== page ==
The typewriter I was given a few months ago was sort of an accident. Keep in mind, I’d been wanting one for quite some time, but never allowed myself to splurge and spend somewhere between $100-$500 on a beautiful one, because if I was going to get one, I wanted it to be the typewriter of my dreams. I had an electric one for a while before this, so I didn’t want to be impulsive or selfish and buy a manual just because I wanted to. Now, the little boy I babysit saw my electric typewriter about a year ago and he has been wanting a typewriter of his own ever since. I decided to google any listings of people giving away free typewriters in my area. I found a listing: free manual typewriter, with a phone number underneath. There was no picture. No description of its status if it worked or not. So I called the number, turns out the woman lived down the street from me, and the typewriter worked. I went that day to pick it up, and when she opened the case, I almost fell over. It was an almost exact replica of a typewriter I wanted months before but couldn’t afford. It was a vintage Sears Tower Constellation in a baby blue color with white keys. The woman was elderly, and she said her parents gave it to her when she was in college, but she has no use for it anymore. I thanked her repeatedly, decided this was fate and I would keep it instead, and immediately put it to use at home once I bought a new ribbon. The little boy I babysit was given my old electric typewriter (his little sister broke it already).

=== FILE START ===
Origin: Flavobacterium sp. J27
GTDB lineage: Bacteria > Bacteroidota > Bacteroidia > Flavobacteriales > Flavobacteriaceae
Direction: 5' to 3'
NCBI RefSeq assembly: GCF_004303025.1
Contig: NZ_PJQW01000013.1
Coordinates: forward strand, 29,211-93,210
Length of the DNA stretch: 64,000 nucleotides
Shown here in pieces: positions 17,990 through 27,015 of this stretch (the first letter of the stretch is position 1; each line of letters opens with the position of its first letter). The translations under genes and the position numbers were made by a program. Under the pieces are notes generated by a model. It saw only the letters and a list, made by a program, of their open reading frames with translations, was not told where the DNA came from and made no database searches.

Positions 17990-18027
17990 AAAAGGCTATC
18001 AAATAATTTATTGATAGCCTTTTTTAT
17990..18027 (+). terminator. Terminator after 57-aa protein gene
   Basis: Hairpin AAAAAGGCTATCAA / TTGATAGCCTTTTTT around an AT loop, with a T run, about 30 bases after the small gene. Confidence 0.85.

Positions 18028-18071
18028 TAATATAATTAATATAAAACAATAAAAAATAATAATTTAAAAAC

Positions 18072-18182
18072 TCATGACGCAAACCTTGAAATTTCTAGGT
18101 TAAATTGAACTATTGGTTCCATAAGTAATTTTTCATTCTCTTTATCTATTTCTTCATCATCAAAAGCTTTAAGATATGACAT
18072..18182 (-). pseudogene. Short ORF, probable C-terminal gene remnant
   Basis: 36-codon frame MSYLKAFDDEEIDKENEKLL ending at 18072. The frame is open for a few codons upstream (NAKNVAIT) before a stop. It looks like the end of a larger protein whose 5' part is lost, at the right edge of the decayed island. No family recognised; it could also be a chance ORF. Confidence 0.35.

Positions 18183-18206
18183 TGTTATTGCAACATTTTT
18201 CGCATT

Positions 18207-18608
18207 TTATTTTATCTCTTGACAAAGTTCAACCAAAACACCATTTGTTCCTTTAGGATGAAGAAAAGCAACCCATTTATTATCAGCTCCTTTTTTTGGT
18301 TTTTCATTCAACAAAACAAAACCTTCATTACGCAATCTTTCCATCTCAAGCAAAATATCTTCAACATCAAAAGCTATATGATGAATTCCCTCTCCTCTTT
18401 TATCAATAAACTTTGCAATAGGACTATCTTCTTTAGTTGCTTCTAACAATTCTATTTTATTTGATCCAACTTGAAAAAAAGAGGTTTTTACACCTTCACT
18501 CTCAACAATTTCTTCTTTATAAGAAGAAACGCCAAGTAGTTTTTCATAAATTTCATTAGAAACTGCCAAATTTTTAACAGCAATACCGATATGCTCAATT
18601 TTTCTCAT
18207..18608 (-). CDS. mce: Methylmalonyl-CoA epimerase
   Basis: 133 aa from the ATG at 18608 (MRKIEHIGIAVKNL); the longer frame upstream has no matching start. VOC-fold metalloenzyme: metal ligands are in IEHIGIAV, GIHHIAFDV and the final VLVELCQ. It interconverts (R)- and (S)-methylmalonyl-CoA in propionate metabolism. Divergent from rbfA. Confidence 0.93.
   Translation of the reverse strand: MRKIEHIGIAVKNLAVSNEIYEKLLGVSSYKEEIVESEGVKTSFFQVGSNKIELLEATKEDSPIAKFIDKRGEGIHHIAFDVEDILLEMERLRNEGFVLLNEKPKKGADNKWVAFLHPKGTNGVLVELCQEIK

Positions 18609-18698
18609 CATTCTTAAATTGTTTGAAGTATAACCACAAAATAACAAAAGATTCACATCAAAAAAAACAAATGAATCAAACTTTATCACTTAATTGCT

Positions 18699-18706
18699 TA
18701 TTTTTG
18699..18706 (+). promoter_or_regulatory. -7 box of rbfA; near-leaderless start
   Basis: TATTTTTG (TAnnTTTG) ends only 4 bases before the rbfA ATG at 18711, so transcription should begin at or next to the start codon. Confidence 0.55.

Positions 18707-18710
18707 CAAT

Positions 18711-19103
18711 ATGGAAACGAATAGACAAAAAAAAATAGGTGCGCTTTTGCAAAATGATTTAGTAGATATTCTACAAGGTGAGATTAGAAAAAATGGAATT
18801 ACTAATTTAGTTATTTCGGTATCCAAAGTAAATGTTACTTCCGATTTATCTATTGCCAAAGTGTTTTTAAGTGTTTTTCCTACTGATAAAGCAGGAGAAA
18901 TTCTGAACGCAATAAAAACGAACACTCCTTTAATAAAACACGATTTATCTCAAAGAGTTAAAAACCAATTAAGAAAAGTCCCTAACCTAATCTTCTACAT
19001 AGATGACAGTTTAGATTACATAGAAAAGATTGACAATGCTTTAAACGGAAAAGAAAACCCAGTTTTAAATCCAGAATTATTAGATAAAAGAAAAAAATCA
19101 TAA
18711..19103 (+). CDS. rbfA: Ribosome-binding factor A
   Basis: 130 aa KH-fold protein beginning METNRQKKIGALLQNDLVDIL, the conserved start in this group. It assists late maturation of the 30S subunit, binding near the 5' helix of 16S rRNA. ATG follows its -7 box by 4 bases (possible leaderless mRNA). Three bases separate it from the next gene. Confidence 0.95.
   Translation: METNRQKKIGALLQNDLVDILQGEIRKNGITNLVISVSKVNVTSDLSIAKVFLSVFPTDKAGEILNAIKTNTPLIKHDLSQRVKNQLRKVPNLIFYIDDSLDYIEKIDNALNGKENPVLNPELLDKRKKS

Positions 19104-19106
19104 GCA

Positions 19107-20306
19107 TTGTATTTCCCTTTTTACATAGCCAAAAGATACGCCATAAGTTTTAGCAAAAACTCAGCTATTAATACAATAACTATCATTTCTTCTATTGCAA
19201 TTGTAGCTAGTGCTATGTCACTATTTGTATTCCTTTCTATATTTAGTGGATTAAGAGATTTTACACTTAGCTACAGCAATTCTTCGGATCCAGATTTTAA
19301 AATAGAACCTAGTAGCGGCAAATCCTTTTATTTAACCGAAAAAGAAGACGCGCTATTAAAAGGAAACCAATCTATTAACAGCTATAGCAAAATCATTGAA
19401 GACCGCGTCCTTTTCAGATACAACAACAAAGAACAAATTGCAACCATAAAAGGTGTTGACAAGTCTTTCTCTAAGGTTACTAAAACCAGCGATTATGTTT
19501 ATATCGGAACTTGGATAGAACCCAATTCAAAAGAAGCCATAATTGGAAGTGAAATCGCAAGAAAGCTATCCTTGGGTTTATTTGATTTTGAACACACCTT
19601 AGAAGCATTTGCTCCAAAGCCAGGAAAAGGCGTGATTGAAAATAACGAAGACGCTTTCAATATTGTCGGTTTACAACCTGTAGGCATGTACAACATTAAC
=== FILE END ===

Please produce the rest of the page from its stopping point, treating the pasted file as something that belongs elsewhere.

Some of the keys were sticky here and there but it worked like a charm for months. Now, unfortunately, the J completely broke underneath due to rust and the N is on its last leg. I didn’t care about splurging anymore, and when I saw that Olympia SM7 Deluxe on Etsy it was love at first sight. I HAD to have her! Since using the old manual typewriter, I can’t picture my life without one. The magic, the romance, the beauty of the experience. I compared it to music; doesn’t listening to a record give you a different experience than listening to a CD?

So, to writers everywhere, I just wanted to share this little typewriter love with you and give you some insight in to my personal experience using a typewriter over a laptop or computer.

And if any of you are on Instagram, you can find me there daily @christinakaylenhart where I post poetry I’ve written using my typewriter. See you there! Happy writing, everyone.

My Tips on Writing a Novel

20 Sep

So many writers out there want to finally write that novel, or maybe even just finish one they started eons ago. I’m not on the NYT bestseller list, so you may have your doubts on trusting me, but I have self-published three books and I’m working on the third and final book in a fantasy trilogy. So, want to know how I did it or how you can do it? I have a few simple tricks; well, maybe they aren’t simple, but it sure sounds simple enough.

  1. WRITE! Don’t quiet all the voices in your head, just quiet the ones who are telling you that you suck and you’ll never write anything decent. The other voices you want to listen to. Those are the voices telling you what you want to write. The voices of your characters convincing you this will be a good book, and that there is a story to tell, one that you must write.